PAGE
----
It’s a little puzzling that the research community doesn’t pay more attention to the politics of education. Schools are core public institutions, but political scientists haven’t shown much interest in education. Even the lure of rich data hasn’t attracted them like it has attracted other social scientists. And the education community, in turn, hasn’t shown much interest in politics, which are central to understanding the American educational system as it was, is, and could be.
That’s unfortunate. Pick just about any important question in education, and the answer involves politics. Why do we assign students to schools as we do? Why is Miguel Cardona poised to become the U.S. education secretary (and what can he do)? Why, again, do we pay teachers for master’s degrees? And why can’t we solve problems that we’ve understood for decades?
We need rigorous studies of these types of questions. The politics of education is complex, with unique webs of governing authority and stakeholders. Yet the politics of education seems relegated to the shadows of academic departments, scholarly journals, conferences, and funder portfolios.
I don’t know why that is. Maybe it gets crowded out by the urgency of evaluating policies or classroom practices or maybe it’s just that there aren’t many senior researchers in the field to train junior researchers. Maybe, too, researchers tend to shy away from issues that feel overtly political.
Recently, I’ve waded into a few highly charged and partisan issues. That includes issues where the subject itself is political, like the politics of school reopening decisions. It also includes issues that aren’t about politics but have become politicized, like racial disparities in student discipline.
How can we, as researchers, inform debates about highly charged issues without becoming partisans ourselves? I struggle with that question myself. I have opinions about the issues I study and worry about the interplay between those opinions and my work.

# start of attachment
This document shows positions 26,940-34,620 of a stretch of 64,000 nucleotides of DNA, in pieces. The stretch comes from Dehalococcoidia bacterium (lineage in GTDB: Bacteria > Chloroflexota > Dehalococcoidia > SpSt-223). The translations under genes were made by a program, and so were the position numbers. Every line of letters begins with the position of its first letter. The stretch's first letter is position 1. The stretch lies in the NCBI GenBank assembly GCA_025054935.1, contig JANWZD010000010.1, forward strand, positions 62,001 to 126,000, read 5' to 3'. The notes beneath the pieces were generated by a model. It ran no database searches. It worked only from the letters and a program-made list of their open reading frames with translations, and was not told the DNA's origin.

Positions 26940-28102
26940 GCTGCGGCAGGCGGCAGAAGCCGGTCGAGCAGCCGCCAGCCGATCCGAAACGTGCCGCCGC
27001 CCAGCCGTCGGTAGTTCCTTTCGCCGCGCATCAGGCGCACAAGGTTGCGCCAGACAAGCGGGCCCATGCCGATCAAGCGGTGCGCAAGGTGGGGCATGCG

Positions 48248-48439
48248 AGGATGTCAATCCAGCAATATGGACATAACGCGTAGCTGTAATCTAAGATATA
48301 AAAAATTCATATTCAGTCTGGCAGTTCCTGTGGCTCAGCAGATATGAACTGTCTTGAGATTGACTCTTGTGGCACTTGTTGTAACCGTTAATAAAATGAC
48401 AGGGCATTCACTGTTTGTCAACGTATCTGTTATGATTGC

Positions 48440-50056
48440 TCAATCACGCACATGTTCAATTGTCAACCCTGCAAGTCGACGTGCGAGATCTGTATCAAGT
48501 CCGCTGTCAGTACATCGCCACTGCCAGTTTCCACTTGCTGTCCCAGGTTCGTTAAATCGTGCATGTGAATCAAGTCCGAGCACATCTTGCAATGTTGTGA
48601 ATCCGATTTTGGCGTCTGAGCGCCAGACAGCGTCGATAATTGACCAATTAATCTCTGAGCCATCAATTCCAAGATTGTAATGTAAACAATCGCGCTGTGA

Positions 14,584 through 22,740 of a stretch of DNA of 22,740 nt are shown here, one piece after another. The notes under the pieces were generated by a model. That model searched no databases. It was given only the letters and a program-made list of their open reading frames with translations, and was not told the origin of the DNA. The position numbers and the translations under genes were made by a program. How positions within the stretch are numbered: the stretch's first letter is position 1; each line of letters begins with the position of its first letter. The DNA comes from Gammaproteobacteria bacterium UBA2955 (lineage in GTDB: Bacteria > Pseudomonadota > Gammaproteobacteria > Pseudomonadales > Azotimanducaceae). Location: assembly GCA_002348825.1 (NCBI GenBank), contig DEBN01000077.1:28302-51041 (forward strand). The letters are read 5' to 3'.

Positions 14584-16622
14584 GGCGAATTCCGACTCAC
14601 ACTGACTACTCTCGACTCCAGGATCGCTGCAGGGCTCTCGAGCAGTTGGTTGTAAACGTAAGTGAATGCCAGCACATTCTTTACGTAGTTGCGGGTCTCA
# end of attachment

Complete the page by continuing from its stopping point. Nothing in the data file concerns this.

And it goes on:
How can we, as researchers, inform debates about highly charged issues without becoming partisans ourselves?
I do have a few guiding principles, though, that I try to keep in mind:
1. Recognize it isn’t inherently partisan to research many of the politicized issues in education. Take, for example, recent studies of how in-person schooling affected COVID-19 transmission. School reopening debates are about as politically charged as issues in education get, but a question about virus transmission lends itself to analysis that can inform debate without demanding that researchers take a side. Studies of topics such as mayoral control, school admissions priorities, and school board representation have illuminated messy political issues without drawing researchers into political battles they don’t want to fight.
2. Distinguish when you’re serving as an analyst from when you’re serving as an advocate. Each plays a different role with different responsibilities even if most researchers occupy these roles simultaneously. For me, the line runs between when I’m thinking about the ends, or goals, of education and when I’m thinking about the means to achieving those ends. How we see the goals of education reflects our principles and tends to have a partisan flavor (e.g., promoting equitable opportunities or individual liberty). I think it’s fine to advocate those ends, partly by looking for policies and practices that get us there. What isn’t fine is being so wedded to certain means of achieving those ends—like specific reforms, policies, or practices—that we are unwilling or unable to analyze them without personal bias. That undermines both our credibility and our ability to solve problems.
3. Be aware of how our political speech affects how people will read our analysis. Intentionally or not, many of us leave a clear impression of our political views on social media. Someone who criticizes or defends teachers’ unions on Twitter all day will have a hard time convincing anyone that a new study of how unions affect student outcomes is anything more than partisan fodder.
4. Have a realistic understanding of how most people consume research, especially when it’s about a politically charged subject. Hardly anyone reads a full research paper or book chapter. In fact, depressingly few people get to the end of a blog post. Many want a one-sentence finding and, if possible, a figure that distills those findings in an image. If there’s critically important nuance, it needs to find its way into that sentence or figure (or, at minimum, an accompanying policy report explaining the findings). That’s especially true of research on touchy subjects, which tends to have different consumers, including more idealogues looking for ammunition.
The education research community often talks optimistically about the intersection of research, policy, and practice. The truth, though, is that the reality of evidence-informed policymaking seldom lives up to its promise. The reason is often politics. Politics sets boundaries on what’s possible and steers decisionmaking in ways that may or may not be desirable. It is essential that we don’t shy away from rigorously studying these dynamics, however fraught.
A version of this article appeared in the January 20, 2021 edition of Education Week as Yes, You Can Study Politics Without Being a Partisan Hack